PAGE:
Crooked grinds, or K-grinds, are one of my favorite skateboard tricks. And everyone knows,even Wikipedia, that Eric Koston created them, right? Well Eric Koston actually wasn’t the first person to land the trick. So who was? And how did they get to be so linked to Koston? Let’s take a look.
So, real quick, a crooked grind is an angled nosegrind where the nose is also sliding. I made a trick tip for it about 6 years ago if you want to learn more about the trick itself and how it works.
Crooked grinds are one of the most popular skateboarding tricks these days, but where did it come from?
We can get a little insight from a Transworld article. Back in 1991, Wade Speyer did the first recorded trick at the Hubba Hideout, a backside nosegrind. Let’s take a look at it.
It’s kind of angled, although the nose isn’t locked in like a regular crooked grind. The article has a pretty interesting footnote though. It says, “Way back in 1991, Wade’s crooked grind was actually called a nosegrind. Shortly thereafter, Dan Peterka coined tweaked (crooked) nosegrinds as the crooked grind. People also called ’em K grinds because Koston made them largely popular, too. For simplicity’s sake, let’s call Wade’s a trick for the record books.”
So does this count as a crooks? Yeah, I would say so, but only retroactively. That wasn’t even a thing at the time. The interesting thing to notice is that he was probably going for a nosegrind, but since the ledge is so high, he didn’t have time to straighten out in the air. So who’s the first person to do what we would call a crooked grind? There’s really no way to know. For example, does this count? This is from Shackle Me Not, the H-Street video from 1988. At this point, their boards didn’t even have noses yet. So this is actually a switch slappy crooked grind, or a fakie crooked 5-0. I’m not sure what they would have called it back then. And this is a montage, so I’m not sure who it is. Maybe Jeff Pettitt.
But that Transworld article, and also Danny Gonzalez, who was writing for Jenkem magazine, they give credit to Dan Peterka for the name “crooked grind”. He also seems to be the first guy who started doing them clearly on purpose, locking into them instead of just doing a nosegrind that floats around a little. Here he is in H-Street’s video “Next Generation”, doing a couple different variations.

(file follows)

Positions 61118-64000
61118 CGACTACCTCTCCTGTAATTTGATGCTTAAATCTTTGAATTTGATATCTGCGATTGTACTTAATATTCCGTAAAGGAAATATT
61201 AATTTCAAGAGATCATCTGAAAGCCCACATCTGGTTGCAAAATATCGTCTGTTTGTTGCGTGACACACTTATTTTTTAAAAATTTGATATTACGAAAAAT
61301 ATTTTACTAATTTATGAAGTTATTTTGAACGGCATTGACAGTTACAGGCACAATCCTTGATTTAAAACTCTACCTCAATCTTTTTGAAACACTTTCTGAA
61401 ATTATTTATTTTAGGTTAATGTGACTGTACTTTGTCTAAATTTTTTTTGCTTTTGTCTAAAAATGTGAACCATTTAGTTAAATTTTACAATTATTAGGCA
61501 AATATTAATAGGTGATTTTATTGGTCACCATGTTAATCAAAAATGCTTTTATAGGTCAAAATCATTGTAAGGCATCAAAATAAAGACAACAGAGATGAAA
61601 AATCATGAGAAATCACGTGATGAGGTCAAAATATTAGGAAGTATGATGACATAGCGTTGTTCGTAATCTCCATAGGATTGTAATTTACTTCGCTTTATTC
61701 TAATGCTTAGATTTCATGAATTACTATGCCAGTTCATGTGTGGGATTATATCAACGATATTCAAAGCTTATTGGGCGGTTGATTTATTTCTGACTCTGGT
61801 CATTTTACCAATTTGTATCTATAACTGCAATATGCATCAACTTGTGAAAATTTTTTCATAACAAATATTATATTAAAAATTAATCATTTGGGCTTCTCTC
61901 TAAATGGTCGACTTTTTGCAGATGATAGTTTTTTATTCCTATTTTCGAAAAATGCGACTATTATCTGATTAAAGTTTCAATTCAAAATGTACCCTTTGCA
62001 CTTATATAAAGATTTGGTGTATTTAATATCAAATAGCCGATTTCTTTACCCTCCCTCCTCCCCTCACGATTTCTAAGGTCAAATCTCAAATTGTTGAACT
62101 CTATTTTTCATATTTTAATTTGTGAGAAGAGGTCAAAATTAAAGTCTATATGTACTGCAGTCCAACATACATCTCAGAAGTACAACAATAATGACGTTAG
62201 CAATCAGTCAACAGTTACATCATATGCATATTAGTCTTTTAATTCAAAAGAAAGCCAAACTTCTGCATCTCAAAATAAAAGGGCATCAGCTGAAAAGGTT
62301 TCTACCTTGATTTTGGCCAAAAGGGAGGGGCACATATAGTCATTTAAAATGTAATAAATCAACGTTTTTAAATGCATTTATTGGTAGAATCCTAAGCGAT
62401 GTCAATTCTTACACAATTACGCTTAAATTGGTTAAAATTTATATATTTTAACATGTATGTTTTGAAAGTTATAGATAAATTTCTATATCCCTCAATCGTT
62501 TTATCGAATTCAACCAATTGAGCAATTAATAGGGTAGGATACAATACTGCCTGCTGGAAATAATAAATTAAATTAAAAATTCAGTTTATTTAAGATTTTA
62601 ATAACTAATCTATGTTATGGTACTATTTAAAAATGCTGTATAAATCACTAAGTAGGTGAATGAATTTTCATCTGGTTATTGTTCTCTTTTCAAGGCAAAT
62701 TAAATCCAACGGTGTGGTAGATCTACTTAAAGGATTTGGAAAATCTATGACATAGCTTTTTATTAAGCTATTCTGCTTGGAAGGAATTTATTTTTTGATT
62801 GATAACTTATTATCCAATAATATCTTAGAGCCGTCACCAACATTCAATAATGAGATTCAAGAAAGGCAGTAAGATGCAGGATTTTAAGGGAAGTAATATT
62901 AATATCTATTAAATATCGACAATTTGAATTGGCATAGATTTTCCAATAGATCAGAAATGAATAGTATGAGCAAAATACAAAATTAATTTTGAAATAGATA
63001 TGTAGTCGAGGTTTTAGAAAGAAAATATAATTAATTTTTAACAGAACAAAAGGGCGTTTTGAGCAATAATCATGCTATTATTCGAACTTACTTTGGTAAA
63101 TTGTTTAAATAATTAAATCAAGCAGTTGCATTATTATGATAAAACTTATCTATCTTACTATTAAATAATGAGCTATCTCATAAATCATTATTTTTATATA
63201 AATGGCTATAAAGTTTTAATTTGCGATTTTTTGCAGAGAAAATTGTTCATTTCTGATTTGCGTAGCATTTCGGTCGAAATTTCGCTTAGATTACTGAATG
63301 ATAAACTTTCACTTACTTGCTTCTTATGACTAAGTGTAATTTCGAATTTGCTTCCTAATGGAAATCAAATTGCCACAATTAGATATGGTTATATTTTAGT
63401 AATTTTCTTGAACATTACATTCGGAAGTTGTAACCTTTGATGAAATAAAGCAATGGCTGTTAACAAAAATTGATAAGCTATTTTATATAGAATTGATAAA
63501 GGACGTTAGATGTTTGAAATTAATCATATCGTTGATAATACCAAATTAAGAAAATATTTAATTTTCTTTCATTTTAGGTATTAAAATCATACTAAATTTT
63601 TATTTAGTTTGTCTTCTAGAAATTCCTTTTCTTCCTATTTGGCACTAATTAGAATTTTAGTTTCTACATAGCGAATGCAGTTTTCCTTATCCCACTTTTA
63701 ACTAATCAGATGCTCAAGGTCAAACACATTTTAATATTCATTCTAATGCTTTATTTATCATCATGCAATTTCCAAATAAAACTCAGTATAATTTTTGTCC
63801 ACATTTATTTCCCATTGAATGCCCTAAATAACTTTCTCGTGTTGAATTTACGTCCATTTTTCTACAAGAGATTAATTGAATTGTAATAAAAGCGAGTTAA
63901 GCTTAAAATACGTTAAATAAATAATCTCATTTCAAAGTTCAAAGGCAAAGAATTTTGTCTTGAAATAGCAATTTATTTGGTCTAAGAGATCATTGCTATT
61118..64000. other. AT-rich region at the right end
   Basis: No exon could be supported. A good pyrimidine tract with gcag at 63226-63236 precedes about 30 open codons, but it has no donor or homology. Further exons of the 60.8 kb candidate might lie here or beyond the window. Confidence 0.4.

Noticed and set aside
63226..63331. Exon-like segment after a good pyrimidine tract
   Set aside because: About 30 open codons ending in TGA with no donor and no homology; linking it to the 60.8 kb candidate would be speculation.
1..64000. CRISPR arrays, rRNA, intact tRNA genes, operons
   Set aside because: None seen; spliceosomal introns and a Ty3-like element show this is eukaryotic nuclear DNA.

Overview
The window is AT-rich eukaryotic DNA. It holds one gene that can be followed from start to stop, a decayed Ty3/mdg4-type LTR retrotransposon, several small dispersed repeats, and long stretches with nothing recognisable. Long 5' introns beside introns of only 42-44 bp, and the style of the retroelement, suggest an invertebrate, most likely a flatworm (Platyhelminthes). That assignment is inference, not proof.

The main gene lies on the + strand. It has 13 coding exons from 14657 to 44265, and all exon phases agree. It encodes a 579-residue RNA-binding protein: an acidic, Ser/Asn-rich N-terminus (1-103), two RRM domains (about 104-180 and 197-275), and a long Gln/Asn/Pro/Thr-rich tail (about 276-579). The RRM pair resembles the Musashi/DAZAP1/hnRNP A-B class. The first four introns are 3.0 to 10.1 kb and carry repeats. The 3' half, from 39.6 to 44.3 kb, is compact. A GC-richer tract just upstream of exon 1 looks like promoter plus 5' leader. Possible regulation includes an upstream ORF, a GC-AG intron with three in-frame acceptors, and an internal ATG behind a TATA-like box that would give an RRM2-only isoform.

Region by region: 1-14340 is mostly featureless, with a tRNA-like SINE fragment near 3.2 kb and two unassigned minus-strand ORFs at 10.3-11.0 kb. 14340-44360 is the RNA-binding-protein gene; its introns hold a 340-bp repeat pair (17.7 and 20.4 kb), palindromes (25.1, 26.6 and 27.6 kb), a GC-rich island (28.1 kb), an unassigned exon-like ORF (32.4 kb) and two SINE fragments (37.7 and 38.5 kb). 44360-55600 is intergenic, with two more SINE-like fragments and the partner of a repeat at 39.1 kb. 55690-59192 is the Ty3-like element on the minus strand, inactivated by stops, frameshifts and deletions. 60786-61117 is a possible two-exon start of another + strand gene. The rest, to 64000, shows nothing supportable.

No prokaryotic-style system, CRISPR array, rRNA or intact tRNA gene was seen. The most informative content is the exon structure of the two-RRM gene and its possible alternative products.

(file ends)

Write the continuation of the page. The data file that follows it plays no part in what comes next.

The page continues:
At this point, it’s pretty clear that Koston wasn’t involved in inventing the trick, because his first video part wasn’t even out for another year. Maybe he was one of the first guys doing it, but there’s no way he invented it.
So why does his name keep getting thrown around so much as the inventor? The Transworld article pins it when it says that he made them more popular.
See, Dan Peterka fell out of the pro skateboarding pretty soon after that video clip from earlier. His sponsor, H-Street, they closed, and he switched focus to pursue snowboarding instead. So he wasn’t really around long enough to make the trick famous.
Eric Koston hit the scene around 1992. He actually had 3 video parts that year, and you can see him doing some crooked grind variations in there. And not too long after he came out, he started getting hugely popular in ads, videos, contests, magazines, everything. And crooked grinds were one of the tricks he started to do. All eyes were on him, and he was doing a new trick, so people started calling them K-Grinds.
As far as I know, he never took credit for them, and people in the scene back then knew he didn’t create them, but over time, all those details got a bit fuzzy. Dan Peterka isn’t a household name for skaters. But he still deserves the credit for this trick.